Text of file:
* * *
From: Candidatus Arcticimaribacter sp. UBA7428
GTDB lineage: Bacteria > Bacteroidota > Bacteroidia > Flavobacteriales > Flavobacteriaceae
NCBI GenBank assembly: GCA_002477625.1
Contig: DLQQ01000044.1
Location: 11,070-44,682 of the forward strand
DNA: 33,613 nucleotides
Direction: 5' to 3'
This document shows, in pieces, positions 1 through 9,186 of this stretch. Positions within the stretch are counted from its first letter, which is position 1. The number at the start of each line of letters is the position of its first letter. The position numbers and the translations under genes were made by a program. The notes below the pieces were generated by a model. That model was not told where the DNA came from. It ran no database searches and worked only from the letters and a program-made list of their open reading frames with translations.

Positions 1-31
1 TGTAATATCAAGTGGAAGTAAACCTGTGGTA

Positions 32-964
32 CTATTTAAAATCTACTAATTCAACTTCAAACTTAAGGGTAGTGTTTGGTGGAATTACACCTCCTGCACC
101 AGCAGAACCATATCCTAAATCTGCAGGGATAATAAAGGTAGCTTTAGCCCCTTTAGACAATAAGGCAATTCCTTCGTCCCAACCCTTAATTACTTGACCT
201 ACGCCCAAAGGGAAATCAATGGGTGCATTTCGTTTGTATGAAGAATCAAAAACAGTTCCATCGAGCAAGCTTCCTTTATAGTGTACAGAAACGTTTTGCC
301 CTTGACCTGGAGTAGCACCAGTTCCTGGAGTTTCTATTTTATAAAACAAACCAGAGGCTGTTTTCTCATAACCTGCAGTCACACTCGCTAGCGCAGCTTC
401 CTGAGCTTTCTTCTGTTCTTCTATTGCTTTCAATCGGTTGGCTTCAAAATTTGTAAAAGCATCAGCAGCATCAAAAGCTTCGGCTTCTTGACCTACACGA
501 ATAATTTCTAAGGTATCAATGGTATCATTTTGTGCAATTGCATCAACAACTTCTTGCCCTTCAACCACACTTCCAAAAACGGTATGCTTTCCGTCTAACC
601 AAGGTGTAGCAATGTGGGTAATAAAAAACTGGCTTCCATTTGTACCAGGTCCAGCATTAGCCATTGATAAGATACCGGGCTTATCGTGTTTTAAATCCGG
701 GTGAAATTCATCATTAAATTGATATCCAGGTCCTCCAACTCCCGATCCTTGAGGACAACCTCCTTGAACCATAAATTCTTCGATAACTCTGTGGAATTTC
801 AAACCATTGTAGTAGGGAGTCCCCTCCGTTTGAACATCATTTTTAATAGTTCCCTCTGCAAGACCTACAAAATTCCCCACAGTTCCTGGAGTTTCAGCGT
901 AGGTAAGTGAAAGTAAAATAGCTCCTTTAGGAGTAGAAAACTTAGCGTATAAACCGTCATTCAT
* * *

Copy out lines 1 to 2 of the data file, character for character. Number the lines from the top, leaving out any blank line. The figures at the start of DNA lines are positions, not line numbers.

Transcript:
From: Candidatus Arcticimaribacter sp. UBA7428
GTDB lineage: Bacteria > Bacteroidota > Bacteroidia > Flavobacteriales > Flavobacteriaceae